HTML Goodies: Script Tip: Week 87

By Joe Burns



     You want a clock? We got a clock!!

     I have loved this script since it first arrived at the old JavaGoodies site. It's long, involved, has some code I don't really think is required, but it gets the job done well.

     At the moment I have the clock set to post Central Standard Time. I live new New Orleans so that's the time I have posted. You have to make a point of saying which time zone displays first because this script doesn't just post what's displaying in the user's browser. Everything is posted off of Greenwich Mean Time (located near London in the UK).

     The script is set up to present ten time zones, the one that first displays and then the nine denoted by the buttons, but after you see how the script works, you can set it to all 24 if you'd like. It's not all that tough.

     Stay focused; this is a long one and it tends to jump around a bit. You may want to open the script in a new window when it starts to get a little convoluted.

     That said, yonder we go...

The Script's Effect

Here's the Code

Open Code in a New Window

     We'll begin, as we always do when a script contains HTML, at the bottom. The HTML portion of the script is large and way too wide to display correctly here, so click here to open it in a second window

     As you can see, the author has made a point of combining form elements inside of table cells. I don't suggest you ever do that because Netscape Navigator can sometimes be a little picky about the two working together. However, I've tried this script in four different browsers and no errors have come up yet, so I can't complain too loudly.

     The HTML portion begins with the BODY flag which triggers the function checkDateTime() when the page loads. That function will fill the first text box, named "text". Each button click past that will fill the time into this text box.

     The second text box, named "locationx" is filled first by a straight hierarchy statement when the page loads and each time a new button is clicked. It's a simple text display.

     The buttons are all the same, here the first button's code:

<input type=button name=reset value="Pacific" onClick="checkPST()">

     It's a basic button named "reset" (they're all named "reset"). The value changes from button to button depending on what time zone it's to represent.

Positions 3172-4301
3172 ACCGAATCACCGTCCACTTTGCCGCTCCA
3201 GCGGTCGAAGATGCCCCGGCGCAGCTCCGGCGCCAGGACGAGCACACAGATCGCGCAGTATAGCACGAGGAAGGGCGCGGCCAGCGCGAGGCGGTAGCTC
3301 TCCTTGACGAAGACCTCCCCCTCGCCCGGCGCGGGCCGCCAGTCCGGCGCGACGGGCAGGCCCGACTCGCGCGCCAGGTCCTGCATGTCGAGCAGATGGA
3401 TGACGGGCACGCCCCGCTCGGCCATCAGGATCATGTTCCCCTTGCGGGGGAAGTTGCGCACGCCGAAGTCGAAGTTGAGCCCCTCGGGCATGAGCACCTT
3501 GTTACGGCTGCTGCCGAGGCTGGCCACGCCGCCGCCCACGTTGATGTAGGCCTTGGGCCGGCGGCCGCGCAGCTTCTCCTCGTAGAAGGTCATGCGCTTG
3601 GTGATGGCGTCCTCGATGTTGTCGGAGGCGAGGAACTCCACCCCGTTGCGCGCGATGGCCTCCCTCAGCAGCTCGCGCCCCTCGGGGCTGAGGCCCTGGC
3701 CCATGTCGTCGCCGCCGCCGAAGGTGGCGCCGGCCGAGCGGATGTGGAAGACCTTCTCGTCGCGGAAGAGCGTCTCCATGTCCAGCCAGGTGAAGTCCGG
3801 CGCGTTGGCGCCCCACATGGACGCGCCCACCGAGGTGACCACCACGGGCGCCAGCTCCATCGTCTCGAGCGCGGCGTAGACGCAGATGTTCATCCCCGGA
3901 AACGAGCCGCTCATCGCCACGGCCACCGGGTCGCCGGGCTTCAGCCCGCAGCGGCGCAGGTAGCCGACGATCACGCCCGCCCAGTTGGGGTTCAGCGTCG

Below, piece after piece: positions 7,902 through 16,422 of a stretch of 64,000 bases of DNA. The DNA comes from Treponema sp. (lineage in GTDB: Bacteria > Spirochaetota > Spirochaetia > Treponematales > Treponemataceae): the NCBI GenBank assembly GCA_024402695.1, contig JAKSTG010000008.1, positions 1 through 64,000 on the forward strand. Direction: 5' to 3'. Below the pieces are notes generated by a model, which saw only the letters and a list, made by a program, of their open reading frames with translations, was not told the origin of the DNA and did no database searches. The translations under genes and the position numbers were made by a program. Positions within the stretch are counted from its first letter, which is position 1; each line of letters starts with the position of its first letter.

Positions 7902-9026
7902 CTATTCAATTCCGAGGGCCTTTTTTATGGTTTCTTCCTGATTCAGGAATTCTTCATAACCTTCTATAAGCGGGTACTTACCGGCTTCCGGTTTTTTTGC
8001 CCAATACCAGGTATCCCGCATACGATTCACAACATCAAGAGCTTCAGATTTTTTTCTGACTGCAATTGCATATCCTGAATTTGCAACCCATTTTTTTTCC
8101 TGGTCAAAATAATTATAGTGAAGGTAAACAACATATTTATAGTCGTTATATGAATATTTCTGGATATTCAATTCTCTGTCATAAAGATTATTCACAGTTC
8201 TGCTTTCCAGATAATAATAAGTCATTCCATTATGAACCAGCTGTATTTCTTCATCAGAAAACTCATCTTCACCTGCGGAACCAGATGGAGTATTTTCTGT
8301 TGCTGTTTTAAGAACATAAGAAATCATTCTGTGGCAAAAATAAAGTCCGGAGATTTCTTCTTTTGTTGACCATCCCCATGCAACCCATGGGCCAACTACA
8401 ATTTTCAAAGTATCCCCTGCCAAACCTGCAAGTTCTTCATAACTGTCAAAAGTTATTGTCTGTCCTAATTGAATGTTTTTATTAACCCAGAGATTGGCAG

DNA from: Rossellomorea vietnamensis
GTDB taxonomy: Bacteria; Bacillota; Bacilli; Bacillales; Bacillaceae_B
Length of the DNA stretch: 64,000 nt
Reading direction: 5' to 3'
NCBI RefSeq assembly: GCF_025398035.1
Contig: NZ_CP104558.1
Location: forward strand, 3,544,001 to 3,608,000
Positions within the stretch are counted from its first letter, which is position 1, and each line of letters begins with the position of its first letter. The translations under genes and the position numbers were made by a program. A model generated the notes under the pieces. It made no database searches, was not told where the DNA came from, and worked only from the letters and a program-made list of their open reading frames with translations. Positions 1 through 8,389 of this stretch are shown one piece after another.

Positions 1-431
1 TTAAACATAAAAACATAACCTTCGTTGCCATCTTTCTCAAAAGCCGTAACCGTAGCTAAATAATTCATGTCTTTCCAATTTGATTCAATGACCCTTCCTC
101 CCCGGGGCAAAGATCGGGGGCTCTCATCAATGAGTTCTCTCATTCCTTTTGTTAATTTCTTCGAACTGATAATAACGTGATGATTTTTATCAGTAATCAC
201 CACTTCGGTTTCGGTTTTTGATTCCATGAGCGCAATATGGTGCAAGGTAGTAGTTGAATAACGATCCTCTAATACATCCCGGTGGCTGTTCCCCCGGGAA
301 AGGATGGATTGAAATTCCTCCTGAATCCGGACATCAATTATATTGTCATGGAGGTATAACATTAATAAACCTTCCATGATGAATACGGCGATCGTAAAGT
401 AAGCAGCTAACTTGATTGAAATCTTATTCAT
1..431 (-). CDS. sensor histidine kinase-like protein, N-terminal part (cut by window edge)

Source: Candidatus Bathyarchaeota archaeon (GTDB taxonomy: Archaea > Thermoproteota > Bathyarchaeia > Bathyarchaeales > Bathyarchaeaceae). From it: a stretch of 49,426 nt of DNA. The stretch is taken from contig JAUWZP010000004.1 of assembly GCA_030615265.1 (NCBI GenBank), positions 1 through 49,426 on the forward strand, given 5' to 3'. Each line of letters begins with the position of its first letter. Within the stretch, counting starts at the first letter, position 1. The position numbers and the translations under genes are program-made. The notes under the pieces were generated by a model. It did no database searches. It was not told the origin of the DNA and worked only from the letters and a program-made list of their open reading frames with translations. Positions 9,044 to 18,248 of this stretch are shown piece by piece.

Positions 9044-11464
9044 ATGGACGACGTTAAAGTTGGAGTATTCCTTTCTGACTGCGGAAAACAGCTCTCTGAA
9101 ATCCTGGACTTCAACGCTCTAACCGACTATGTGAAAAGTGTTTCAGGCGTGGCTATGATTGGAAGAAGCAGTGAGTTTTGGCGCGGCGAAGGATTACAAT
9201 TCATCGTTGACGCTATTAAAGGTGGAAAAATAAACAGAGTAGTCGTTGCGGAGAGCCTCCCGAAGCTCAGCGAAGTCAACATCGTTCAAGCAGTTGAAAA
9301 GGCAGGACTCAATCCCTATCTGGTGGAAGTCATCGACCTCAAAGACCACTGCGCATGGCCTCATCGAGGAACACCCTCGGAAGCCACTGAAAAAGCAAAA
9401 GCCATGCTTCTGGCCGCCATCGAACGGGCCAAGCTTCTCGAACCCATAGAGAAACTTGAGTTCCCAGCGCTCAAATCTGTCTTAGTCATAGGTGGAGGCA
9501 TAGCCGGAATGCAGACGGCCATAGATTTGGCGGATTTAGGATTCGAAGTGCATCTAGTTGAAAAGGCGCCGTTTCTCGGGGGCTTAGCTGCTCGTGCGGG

Each button contains an onClick that triggers a function that will change the time display to the correct time zone.

     That all seems pretty straightforward, right? Good. Let's shoot right to the top of the script:

var adjust=0
var zone=" New Orleans"
var PST=480
var EST=300
var TK=-540
var HW=600
var LD=0
var MX=360
var HK=-480
var FJ=-720
var ND=-330

     Like I said right at the beginning of this tutorial, the time in this script is based upon Greenwish Mean Time, not on what's in the user's browser. In order to deal with multiple time zones, you need a starting point. In this case, Greenwhich Mean Time is equal to zero. Everything is either added or subtracted from there.

     This portion starts off with the variable "adjust" being given the value of zero.

     The variable "zone" represents the name of a city in the time zone. I set this script to first display with New Orleans. You can change it to display whatever you want.

     The variable "gmtOffset" is given the first offset value. New Orleans is in the U.S. Central Time Zone. That time zone is six hours behind Greenwich Mean Time. Six hours is equal to 360 minutes. Notice the minutes are positive because they need to be added in order to reach Greenwich Mean Time.

     If you look down the row you'll see that each new variable carries the value of minute offset from Greenwich Mean Time, positive if behind, negative is ahead. The math will bear out the positive and negative later in the script.

     Notice London is set to zero. That's where you'll find Greenwich.

Want more information about Javascript clocks?
Search the Web.

     If you wish to set this script to first display the time where you live, you need to alter the variable "gmtOffset" to represent your relationship to Greenwich. I found mine pretty easily. Eastern Time is already there. I just added sixty minutes because I knew I was moving farther away from Greenwhich.

     My suggestion is to just add multiples of sixty until you hit it. After a try or two, you'll get it pretty quickly.

     Next week, we'll jump down past all the little functions to start tearing apart the function checkDateTime().

     I told you we'd jump around.

Next Week: checkDateTime()

     Do YOU have a Script Tip you'd like to share? How about suggesting a Script Tip to write about? I'd love to hear it. Write me at:

Learn to write your own JavaScripts with the HTML Goodies 30-Step Primer Series

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